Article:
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Tentatively called the PSUBot, a remote-controlled rover built mostly out of spare parts and junk I had lying around. I'm posting this now since I'm not planning on bringing my tablet due to the fact that I'll probably be bicycling to the meeting and I want to provide links/information from home where I have them beforehand.

I think of the PSUBot as more of a "puppet" than a robot for the moment due to the lack of on-board sensors and the ample control surfaces/colorful LEDs added for "personality". The MSP430G2553 is its primary control processor; it doesn't have anything more power than that on-board in its standard configuration, though it does have room to carry something like a Raspberry Pi or whatever as a ride-along payload to be spliced into its current power/communication system. It can communicate remotely with other devices as a slave via Bluetooth RFCOMM sockets using the Serial Port Profile.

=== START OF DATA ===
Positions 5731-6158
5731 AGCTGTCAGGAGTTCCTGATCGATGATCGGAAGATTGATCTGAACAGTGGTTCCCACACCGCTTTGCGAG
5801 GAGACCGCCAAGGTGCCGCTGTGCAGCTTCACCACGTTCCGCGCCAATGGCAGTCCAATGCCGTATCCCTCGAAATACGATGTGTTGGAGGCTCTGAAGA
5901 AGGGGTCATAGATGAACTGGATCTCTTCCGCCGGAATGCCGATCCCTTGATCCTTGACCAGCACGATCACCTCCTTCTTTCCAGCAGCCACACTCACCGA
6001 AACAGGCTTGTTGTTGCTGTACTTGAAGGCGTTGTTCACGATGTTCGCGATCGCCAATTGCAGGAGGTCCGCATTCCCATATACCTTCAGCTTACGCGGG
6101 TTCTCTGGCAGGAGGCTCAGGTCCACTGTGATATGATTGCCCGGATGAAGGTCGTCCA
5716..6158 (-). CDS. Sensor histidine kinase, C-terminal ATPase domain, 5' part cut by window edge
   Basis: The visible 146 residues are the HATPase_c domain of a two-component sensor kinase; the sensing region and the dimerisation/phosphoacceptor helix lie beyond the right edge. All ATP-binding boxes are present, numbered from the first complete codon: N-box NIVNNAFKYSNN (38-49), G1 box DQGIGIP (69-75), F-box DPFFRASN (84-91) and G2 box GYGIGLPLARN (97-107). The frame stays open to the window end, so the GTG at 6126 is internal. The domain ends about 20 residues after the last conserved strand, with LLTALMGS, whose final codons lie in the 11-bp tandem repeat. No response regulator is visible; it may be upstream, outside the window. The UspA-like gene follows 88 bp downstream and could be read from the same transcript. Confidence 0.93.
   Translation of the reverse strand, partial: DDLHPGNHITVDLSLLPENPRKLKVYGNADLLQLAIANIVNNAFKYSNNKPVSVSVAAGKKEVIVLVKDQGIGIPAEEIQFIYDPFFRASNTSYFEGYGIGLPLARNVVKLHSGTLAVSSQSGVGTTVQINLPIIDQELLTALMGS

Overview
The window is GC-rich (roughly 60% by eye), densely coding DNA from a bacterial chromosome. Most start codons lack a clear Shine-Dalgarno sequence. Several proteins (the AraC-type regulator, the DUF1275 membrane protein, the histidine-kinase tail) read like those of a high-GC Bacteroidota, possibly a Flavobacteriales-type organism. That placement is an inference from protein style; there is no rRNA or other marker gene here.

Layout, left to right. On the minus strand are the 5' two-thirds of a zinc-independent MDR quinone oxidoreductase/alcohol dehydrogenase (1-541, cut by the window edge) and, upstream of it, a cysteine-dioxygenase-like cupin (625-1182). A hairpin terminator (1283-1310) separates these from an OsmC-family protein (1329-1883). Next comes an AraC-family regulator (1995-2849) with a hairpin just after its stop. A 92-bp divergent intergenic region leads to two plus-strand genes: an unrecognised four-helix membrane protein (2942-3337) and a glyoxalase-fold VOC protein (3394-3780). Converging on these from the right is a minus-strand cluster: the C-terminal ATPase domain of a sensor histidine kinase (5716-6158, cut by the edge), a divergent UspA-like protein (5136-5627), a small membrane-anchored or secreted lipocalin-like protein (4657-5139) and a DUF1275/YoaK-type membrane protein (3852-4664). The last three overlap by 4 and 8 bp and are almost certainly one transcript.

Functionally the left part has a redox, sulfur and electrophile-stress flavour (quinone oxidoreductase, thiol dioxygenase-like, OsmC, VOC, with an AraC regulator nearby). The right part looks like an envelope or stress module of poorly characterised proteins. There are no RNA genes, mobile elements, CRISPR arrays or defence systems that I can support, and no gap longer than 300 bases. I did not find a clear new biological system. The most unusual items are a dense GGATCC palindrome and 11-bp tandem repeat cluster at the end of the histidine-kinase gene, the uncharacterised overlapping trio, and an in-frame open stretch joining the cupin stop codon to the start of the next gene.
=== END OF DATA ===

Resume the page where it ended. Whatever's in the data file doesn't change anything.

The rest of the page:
I've written a few example programs for controlling the PSUBot from various devices via its crude RTOS, available in the PSUBot repository. An Android application for controlling it from a cellphone are available in the PSUBot Android repository. Any code not marked otherwise should be considered to be licensed under GPLv3.

And finally, some images:

PSUBot (PC power supply with wheels and a CD-ROM laser face, front left. PSUBot (PC power supply with wheels and a CD-ROM laser face, front right. PSUBot (PC power supply with wheels and a CD-ROM laser face, rear left. Inside PSUBot (Some perfboards stacked on top of a red board, AA batteries.

And some closeups of the perfboard/Launchpad processing core:

Inside PSUBot (Closeup of the red circuit board under perfboards.

The ICs are L293D motor drivers for the eye rack/pinion and the drive wheels. The heatsink on top is attached to the 5V supply regulator from the batteries.

The Bluetooth communication module is one of those commonly available surface-mount Bluetooth daughterboards soldered down on top of some kapton tape. It's mounted under the top perfboard expansion, as seen here:

Inside PSUBot (Closeup of the Bluetooth module soldered to perfboard.

I stopped working on the PSUBot a couple weeks ago because I didn't want to break it too badly before the meeting. In the future I plan to maybe add some sensors and possibly another MSP430 to manage them and communicate with the primary MSP430 via a 1-wire bus. I also hope to add a remote bootloader to upload new firmwares to the device in action, on the software side. Therefore, files attached or other content may be subject to change.